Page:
Soccer is the world’s most popular sport for numerous reasons, but perhaps the most important one is its inherent simplicity: it’s the original “pick-up-and-play” game. You don’t need any expensive equipment or complicated rules -- just a round object, and a goal area to put it through with your feet.
For innumerable millions of children around the globe, it’s a sport that starts in the street, where local legends are built upon ankle-breaking flashy moves and shots that bend like Beckham’s. And it can truly be played just about anywhere, from favelas (Rio de Janeiro) to The World’s Most Famous Arena (New York).
That’s the ethos behind EA Sports’ revival of FIFA Street, which was always about arcade soccer, but rarely in the powerup-driven vein of NFL Blitz or NBA Street. This game isn’t unrealistic; it’s a soccer sim, but with a “street” aesthetic.
FIFA Street (Xbox 360 [previewed], PlayStation 3)
Developer: EA Canada
Publisher: EA Sports
Release: March 2012
Street soccer, like pickup basketball, is all about making your opponents look silly. Scoring goals is nice and all, but dancing around a defender with the ball in tow will really draw whoops of delight from spectators. FIFA Street aims to exhibit the best of street football, and to do that, EA Canada is utilizing the engine that powers its brilliant FIFA Soccer sim series. Here, it’s used to fluidly string together mind-boggling ball tricks and footwork, all of which has been motion-captured; if you see a how-the-hell-did-he-do-that animation in the videogame, know that a skilled street footballer actually pulled it off in real life.
Being able to play soccer anywhere is an enchanting concept, and FIFA Street represents that with more than 40 different playable environments. Acrophobic gamers might want to stay away from the Shanghai Rooftop pitch; they’ll likely be much more comfortable with their feet on the ground, playing on a bridge over the Griboyedov Canal in St. Petersburg, Russia. Some environments take after real venues, like Madison Sq--I mean, uh, “New York Stadium”; others, such as a repurposed loading bay, highlight the sport’s “play anywhere” philosophy; and there are even a few fanciful ones in there, like a coastal pitch in Rio.
The different environments support fully customizable player counts and rule sets. For example, futsal games -- without wall play -- are perfectly suited to smaller indoor venues. I tried my hand at 2-on-2 soccer with smaller nets and no goalies in Shanghai; the focus there was on embarrassing opponents with panna/nutmeg moves (getting past a defender by booting the ball between his legs), which were worth two points while goals were worth one.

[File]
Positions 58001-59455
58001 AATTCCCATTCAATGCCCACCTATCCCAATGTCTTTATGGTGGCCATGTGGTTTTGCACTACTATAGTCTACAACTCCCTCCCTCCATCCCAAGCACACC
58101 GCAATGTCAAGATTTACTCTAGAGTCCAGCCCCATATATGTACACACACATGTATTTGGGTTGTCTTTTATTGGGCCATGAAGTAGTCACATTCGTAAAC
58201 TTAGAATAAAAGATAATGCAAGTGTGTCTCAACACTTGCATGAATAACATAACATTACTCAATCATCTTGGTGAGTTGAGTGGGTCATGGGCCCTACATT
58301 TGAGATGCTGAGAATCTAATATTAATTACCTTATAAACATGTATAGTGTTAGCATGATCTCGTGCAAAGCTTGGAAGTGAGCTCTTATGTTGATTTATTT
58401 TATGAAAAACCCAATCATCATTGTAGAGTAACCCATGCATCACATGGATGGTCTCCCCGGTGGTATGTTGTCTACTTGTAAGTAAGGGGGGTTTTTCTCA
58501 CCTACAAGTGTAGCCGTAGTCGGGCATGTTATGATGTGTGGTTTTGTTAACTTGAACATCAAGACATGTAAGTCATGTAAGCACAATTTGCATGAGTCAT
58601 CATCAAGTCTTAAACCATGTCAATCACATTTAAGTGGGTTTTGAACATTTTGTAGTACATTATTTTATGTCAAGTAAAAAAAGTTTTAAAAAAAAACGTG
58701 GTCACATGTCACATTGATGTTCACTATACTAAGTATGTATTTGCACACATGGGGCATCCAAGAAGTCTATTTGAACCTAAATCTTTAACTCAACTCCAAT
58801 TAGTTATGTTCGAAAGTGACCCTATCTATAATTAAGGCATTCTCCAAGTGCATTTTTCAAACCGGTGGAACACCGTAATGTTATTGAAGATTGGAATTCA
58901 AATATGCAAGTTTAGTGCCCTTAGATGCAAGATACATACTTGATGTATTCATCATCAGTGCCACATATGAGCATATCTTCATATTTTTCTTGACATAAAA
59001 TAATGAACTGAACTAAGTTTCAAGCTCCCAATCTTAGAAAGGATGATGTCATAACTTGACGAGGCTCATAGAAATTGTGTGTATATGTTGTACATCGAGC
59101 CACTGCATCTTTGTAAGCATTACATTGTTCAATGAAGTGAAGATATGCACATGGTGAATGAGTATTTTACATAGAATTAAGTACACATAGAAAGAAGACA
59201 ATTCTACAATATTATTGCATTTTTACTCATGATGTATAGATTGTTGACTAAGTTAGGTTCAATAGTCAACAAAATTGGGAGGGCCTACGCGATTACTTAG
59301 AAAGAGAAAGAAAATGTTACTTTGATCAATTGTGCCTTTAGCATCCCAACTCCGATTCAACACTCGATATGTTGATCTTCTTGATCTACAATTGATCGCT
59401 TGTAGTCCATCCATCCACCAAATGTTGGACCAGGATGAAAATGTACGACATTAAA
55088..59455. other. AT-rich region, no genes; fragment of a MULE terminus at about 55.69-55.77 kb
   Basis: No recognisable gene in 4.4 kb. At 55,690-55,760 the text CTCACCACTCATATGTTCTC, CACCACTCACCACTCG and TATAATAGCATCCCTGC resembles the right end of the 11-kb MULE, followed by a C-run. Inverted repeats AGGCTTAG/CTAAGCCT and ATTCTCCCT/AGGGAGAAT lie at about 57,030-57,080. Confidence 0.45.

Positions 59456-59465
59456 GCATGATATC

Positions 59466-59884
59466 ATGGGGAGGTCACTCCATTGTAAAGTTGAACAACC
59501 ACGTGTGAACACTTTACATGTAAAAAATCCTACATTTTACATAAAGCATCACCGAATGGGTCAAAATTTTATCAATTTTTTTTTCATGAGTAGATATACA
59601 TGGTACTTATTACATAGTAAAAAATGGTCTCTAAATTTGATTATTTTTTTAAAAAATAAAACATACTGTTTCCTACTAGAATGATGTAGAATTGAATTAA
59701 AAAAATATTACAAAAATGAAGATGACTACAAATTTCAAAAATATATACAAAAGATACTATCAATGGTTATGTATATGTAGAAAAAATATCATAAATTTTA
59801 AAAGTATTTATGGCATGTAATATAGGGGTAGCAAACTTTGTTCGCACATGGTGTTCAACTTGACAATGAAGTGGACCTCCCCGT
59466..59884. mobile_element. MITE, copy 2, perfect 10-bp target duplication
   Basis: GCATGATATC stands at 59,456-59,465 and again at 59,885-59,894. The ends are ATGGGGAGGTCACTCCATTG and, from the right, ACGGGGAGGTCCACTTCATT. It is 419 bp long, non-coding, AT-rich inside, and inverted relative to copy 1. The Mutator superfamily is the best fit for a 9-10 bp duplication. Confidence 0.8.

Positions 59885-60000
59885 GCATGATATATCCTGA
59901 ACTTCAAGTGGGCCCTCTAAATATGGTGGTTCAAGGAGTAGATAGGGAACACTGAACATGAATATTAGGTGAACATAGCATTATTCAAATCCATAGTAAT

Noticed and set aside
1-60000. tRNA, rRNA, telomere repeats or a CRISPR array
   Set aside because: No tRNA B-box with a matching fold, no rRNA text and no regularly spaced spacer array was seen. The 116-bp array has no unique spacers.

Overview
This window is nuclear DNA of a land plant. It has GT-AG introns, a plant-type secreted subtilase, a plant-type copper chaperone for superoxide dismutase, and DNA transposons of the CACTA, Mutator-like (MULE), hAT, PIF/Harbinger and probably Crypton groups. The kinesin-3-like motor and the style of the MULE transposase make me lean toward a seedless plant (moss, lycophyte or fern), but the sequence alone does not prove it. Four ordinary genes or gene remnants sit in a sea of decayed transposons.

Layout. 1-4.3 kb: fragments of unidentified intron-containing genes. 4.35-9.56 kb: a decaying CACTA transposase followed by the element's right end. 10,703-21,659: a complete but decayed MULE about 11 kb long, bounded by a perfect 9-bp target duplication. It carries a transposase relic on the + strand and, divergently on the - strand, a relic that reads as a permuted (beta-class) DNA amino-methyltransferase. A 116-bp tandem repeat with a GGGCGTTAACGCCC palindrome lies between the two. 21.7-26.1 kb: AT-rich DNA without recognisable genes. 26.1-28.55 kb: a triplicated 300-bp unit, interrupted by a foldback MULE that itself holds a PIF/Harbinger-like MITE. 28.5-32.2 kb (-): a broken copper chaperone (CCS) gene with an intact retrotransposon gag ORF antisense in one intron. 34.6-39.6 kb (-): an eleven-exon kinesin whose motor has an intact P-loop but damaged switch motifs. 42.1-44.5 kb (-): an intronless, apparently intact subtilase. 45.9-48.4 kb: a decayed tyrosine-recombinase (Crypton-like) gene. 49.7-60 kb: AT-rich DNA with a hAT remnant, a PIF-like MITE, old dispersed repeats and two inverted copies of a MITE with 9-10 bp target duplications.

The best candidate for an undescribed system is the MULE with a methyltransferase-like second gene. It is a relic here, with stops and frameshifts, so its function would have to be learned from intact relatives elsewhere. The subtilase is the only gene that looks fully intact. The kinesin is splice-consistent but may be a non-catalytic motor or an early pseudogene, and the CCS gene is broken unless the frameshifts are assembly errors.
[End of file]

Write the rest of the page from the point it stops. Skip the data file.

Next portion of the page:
Motion-captured skills include fancy footwork like pannas and aerial skills like juggling. FIFA Street gives you the tools to show up opponents, and it starts with special one-on-one dribbling abilities. A stationary dribble lets you toy with defenders (which way is he going to go?) before you flip the ball over their heads and blow by them. Those moments -- the ones that make you shout “ohhhhhhhhhh” as your dazed buddy lets out a frustrated sigh of disbelief -- are the lifeblood of competitive sports games, and FIFA Street looks as if it will deliver them in spades.
As a street soccer showcase, FIFA Street not only presents the dazzling techniques that street footballers use -- it highlights the street community’s stars themselves. You’ll be able to play with and against these athletes, as well as many licensed teams like Man U and Chelsea. Street players are unlocked by completing challenges in the game’s World Tour mode, a setup that charges you with putting together a street team from scratch and making a name for yourself online -- locally at first, and then regional, nationwide, and global tournaments. And FIFA 12 owners will be happy to hear that all game progress contributes to their EA Sports Football Club ranking.
EA is attempting to grow the already-massive FIFA Soccer audience with FIFA Street, which is aimed at people who might have heard the critical acclaim for FIFA but feel intimidated by its complexity and scale. I think it’s got a chance to succeed, if only because people love it when videogames make them feel cool by letting them do awesome things. And believe me, there are few things more awesome than transitioning from a juggle straight into a blazing bicycle kick for a goal.